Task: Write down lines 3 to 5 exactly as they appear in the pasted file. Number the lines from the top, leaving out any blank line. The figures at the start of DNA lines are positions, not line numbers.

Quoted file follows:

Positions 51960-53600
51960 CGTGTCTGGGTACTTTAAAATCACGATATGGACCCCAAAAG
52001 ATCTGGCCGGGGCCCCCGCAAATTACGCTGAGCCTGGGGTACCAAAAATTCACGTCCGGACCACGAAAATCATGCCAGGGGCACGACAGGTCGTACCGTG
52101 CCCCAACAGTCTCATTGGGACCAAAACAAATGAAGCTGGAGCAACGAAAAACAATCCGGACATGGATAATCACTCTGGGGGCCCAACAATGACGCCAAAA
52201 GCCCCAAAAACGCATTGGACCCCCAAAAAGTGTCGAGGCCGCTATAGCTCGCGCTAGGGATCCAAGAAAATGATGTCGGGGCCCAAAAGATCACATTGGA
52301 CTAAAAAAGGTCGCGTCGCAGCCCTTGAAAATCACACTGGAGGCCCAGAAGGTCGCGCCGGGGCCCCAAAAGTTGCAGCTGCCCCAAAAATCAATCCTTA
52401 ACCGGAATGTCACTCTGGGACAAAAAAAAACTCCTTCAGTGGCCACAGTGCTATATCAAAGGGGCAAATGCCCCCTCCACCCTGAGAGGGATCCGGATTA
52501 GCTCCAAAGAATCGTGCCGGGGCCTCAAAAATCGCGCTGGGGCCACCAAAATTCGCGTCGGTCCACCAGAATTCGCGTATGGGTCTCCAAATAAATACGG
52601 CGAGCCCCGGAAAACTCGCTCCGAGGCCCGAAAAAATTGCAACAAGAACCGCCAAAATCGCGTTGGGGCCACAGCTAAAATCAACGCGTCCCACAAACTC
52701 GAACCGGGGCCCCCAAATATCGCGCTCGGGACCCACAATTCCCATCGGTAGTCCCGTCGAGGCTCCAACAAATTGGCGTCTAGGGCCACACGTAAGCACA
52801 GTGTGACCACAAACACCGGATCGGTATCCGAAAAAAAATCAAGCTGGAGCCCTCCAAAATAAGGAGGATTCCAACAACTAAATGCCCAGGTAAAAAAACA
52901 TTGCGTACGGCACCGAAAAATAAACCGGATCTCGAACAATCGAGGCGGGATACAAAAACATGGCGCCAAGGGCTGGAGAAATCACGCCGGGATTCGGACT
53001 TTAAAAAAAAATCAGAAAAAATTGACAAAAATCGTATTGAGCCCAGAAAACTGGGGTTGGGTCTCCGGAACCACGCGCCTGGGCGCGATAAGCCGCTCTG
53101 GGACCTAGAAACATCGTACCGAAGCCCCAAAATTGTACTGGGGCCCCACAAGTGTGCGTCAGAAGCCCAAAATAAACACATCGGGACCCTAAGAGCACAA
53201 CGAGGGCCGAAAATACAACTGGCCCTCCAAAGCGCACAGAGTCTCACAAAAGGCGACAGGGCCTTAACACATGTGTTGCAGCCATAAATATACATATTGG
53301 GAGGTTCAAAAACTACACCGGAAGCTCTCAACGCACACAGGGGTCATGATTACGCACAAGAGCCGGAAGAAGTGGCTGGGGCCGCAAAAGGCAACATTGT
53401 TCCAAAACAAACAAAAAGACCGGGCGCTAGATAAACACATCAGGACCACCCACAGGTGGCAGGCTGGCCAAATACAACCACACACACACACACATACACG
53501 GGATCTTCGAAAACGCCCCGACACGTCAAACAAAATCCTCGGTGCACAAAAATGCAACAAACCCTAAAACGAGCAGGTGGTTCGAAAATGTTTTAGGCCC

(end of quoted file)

52001 ATCTGGCCGGGGCCCCCGCAAATTACGCTGAGCCTGGGGTACCAAAAATTCACGTCCGGACCACGAAAATCATGCCAGGGGCACGACAGGTCGTACCGTG
52101 CCCCAACAGTCTCATTGGGACCAAAACAAATGAAGCTGGAGCAACGAAAAACAATCCGGACATGGATAATCACTCTGGGGGCCCAACAATGACGCCAAAA
52201 GCCCCAAAAACGCATTGGACCCCCAAAAAGTGTCGAGGCCGCTATAGCTCGCGCTAGGGATCCAAGAAAATGATGTCGGGGCCCAAAAGATCACATTGGA